Cookies on this website

We use cookies to ensure that we give you the best experience on our website. If you click 'Accept all cookies' we'll assume that you are happy to receive all cookies and you won't see this message again. If you click 'Reject all non-essential cookies' only necessary cookies providing core functionality such as security, network management, and accessibility will be enabled. Click 'Find out more' for information on how to change your cookie settings.

BACKGROUND: Biomedical research can have impacts on patient care at research-active hospitals. We qualitatively evaluated the impact of the Oxford Biomedical Research Centre (Oxford BRC), a university-hospital partnership, on the effectiveness and efficiency of healthcare in local hospitals. Effectiveness and efficiency are conceptualised in terms of impacts perceived by clinicians on the quality, quantity and costs of patient care they deliver. METHODS: First, we reviewed documentation from Oxford BRC and literature on the impact of research activity on patient care. Second, we interviewed leaders of the Oxford BRC's research to identify the direct and indirect impacts they expected their activity would have on local hospitals. Third, this information was used to inform interviews with senior clinicians responsible for patient care at Oxford's acute hospitals to discover what impacts they observed from research generally and from Oxford BRC's research work specifically. We compared and contrasted the results from the two sets of interviews using a qualitative approach. Finally, we identified themes emerging from the senior clinicians' responses, and compared them with an existing taxonomy of mechanisms through which quality of healthcare may be affected in research-active settings. RESULTS: We were able to interview 17 research leaders at the Oxford BRC and 19 senior clinicians at Oxford's acute hospitals. The research leaders identified a wide range of beneficial impacts that they expected might be felt at local hospitals as a result of their research activity. They expected the impact of their research activity on patient care to be generally positive. The senior clinicians responsible for patient care at those hospitals presented a more mixed picture, identifying many positive impacts, but also a smaller number of negative impacts, from research activity, including that of the Oxford BRC. We found the existing taxonomy of benefit types to be helpful in organising the findings, and propose modifications to further improve its usefulness. CONCLUSIONS: Impacts from research activity on the effectiveness and efficiency of patient care at the local acute hospitals, as perceived by senior clinicians, were more often beneficial than harmful. The Oxford BRC contributed to those impacts.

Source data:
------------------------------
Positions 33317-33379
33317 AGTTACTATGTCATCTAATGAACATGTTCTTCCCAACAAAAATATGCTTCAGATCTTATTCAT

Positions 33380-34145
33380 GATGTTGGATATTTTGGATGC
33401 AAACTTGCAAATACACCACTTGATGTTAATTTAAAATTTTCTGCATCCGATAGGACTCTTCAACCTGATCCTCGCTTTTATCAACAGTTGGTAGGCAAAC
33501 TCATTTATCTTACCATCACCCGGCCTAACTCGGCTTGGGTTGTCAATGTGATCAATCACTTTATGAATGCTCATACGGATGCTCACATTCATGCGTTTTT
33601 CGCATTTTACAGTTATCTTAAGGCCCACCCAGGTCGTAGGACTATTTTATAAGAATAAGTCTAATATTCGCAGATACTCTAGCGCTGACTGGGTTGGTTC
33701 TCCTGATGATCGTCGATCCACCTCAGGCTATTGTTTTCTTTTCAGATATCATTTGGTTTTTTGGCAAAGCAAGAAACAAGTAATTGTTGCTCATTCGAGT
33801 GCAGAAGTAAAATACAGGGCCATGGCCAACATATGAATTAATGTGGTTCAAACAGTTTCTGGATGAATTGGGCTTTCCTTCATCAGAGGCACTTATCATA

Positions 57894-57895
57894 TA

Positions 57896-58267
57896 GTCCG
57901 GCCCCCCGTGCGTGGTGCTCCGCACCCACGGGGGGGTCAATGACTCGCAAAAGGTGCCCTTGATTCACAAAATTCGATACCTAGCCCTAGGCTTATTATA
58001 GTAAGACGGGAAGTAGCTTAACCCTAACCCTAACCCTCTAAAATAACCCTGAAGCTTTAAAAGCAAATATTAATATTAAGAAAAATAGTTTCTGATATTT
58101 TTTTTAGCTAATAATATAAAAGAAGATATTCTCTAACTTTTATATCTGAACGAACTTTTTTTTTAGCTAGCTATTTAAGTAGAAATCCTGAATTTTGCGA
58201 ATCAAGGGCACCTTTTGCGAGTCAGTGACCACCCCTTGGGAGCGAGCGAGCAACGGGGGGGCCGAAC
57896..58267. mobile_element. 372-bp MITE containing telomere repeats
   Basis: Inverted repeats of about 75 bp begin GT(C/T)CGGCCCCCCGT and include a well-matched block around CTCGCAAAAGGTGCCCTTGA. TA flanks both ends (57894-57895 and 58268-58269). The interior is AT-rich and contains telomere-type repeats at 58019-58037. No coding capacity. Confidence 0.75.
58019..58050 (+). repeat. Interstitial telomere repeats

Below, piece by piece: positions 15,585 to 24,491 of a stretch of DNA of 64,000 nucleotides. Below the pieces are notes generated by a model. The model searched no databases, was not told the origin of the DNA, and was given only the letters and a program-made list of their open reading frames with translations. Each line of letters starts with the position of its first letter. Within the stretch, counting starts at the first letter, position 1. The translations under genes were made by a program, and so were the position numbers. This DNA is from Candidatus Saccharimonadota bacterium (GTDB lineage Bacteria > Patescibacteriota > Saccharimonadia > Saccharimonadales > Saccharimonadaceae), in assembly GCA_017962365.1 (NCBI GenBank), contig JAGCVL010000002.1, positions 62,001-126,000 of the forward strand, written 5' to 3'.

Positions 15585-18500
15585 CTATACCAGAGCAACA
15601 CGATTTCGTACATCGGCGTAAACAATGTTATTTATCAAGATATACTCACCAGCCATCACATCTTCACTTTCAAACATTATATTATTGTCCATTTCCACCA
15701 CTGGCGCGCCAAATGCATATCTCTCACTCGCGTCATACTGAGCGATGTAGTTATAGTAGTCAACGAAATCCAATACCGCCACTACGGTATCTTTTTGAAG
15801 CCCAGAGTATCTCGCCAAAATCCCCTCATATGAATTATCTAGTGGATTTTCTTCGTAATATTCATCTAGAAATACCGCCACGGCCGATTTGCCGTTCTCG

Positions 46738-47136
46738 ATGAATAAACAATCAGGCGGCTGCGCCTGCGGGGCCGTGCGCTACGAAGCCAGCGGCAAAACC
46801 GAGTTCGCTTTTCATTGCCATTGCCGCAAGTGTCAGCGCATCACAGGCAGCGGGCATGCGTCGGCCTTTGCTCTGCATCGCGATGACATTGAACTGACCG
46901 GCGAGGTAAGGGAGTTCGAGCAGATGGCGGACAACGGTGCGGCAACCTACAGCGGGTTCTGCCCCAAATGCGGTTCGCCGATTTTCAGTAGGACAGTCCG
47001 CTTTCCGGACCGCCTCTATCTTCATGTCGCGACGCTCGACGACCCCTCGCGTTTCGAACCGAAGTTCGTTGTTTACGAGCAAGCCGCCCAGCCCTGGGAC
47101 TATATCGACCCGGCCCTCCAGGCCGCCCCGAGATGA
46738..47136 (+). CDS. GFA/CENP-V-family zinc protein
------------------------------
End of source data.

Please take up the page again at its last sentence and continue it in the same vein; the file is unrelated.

Original publication




Journal article


Health Res Policy Syst

Publication Date





2 - 2


Hospitals, Impact, Patient care, Research activity, Academies and Institutes, Attitude of Health Personnel, Biomedical Research, Communication, England, Hospitalization, Hospitals, University, Humans, Interprofessional Relations, Medical Staff, Hospital, Patient Care, Personnel Selection, Personnel Turnover, Research Personnel, Translational Medical Research